Using the information on your spreadsheet, add the necessary details, and then send. Record the send date on your spreadsheet. In some cases you will need to submit a web form in lieu of an email – remember to record these form submission dates, as well.

Record all link removals and stop emailing the webmasters after links are removed. Wait a week and resend a “second notice”, to those who failed to respond the first time.

Once again, record all link removals and stop emailing the webmasters after links are removed. Wait one more week and send a “final” notice to any holdouts.

Finally, let another week pass and any links still remaining will be sent to Google via the “Disavow Links tool.”

Yes, a month seems like forever, but failure to show a good faith effort to resolve the problem will only extend your penalty time. A rush job doesn’t show good faith.

Disavow Links & Submit Reconsideration Requests

Log into Google Webmaster Tools go to the Disavow tool and select your domain.

gwt-disavow-links

Clicking ‘Disavow Links’ prompts a menu asking you for a file containing the links you want to disavow. This is the list of any remaining links that you could not get removed manually. Upload the file and you’re done.

IF you’re under a manual penalty, now it’s time to file a reconsideration request. When filing your request, here are some key points to consider:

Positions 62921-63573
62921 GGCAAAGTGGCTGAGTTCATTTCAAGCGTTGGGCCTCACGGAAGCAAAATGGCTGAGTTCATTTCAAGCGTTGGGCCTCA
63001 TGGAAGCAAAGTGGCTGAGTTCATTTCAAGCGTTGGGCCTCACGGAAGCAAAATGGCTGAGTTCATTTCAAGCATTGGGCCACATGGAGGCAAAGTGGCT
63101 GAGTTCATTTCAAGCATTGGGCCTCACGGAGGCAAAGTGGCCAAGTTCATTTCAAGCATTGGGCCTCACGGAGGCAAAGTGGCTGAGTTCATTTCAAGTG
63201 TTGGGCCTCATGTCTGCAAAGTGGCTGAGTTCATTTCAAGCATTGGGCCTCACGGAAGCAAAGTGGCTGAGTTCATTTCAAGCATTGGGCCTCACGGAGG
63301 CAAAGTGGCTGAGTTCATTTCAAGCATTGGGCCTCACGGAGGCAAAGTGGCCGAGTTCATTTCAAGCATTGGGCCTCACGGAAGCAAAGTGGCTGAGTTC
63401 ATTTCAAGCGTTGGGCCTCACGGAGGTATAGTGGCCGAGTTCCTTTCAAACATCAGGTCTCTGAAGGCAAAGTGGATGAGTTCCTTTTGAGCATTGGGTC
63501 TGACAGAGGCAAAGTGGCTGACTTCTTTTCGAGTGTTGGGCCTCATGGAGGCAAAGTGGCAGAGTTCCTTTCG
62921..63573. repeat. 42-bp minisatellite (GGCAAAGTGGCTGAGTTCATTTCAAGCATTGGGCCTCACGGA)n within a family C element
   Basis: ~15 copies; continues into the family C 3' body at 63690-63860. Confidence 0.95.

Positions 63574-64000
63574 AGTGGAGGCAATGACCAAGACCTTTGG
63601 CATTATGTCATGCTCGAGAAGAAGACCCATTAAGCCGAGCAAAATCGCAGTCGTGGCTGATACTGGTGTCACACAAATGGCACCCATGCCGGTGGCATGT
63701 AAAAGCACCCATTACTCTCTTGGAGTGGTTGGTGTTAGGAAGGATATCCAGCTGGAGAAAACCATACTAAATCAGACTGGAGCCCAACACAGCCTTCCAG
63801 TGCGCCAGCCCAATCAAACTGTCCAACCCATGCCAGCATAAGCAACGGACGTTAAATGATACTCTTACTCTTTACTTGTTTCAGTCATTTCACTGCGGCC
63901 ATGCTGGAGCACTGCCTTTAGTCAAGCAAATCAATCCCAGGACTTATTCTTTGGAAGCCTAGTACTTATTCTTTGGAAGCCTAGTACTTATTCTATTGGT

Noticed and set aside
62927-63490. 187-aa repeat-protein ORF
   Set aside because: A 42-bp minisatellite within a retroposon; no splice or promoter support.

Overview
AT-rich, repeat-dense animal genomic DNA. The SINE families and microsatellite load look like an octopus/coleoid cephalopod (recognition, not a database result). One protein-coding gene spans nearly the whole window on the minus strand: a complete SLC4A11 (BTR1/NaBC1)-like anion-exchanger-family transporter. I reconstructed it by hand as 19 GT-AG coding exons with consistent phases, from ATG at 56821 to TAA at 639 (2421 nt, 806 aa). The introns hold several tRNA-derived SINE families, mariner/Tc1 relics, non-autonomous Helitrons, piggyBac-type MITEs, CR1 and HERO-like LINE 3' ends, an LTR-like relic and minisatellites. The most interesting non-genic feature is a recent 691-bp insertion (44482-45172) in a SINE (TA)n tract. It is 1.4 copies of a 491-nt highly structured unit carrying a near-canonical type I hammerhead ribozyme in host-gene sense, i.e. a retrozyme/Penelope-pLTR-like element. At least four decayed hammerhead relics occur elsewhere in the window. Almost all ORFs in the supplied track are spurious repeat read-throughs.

• Be specific. Carefully review Google’s webmaster guidelines. Disclose all activities that you were engaged in that fell outside of the guidelines as well as the steps taken to come into compliance. This is where your spreadsheet and email documentation will be helpful.
  • Confess everything and hide nothing. This is the time to be completely honest and upfront. Nothing bugs the spam team more than a reconsideration request that simply says, “My site now adheres to the guidelines.” Avoid wasting everyone’s time and burning goodwill. If your link building efforts were centered on SENuke and the BuildMyRank blog network, then say so. You won’t be telling Google anything they don’t already know. (Yeah – they know about that really juicy paid link too – it must go).
  • Accept responsibility and promise it will never happen again. Explain what you’re doing differently now and why it will never happen again (e.g., you fired the person who was doing your SEO or you’ve changed your policy). If the spam team doesn’t get the sense that you have put the effort in to change, don’t expect a quick resolution.
  • Don’t bring up your AdWords budget, expecting to get preferred customer status.The spam team couldn’t care less about your PPC budget. It’s irrelevant.

Keep in mind that there is no need to file a reconsideration request unless you have been assessed a manual penalty. The best way to get back in the index is to follow these steps. Trying to cut corners or being less than forthcoming will only prolong the pain.

The Most Important Point to Consider

You get one mea culpa – once you get penalized you must adhere to the webmaster guidelines, religiously, from that point forward. If you get penalized a second time, there will be no quick re-entry.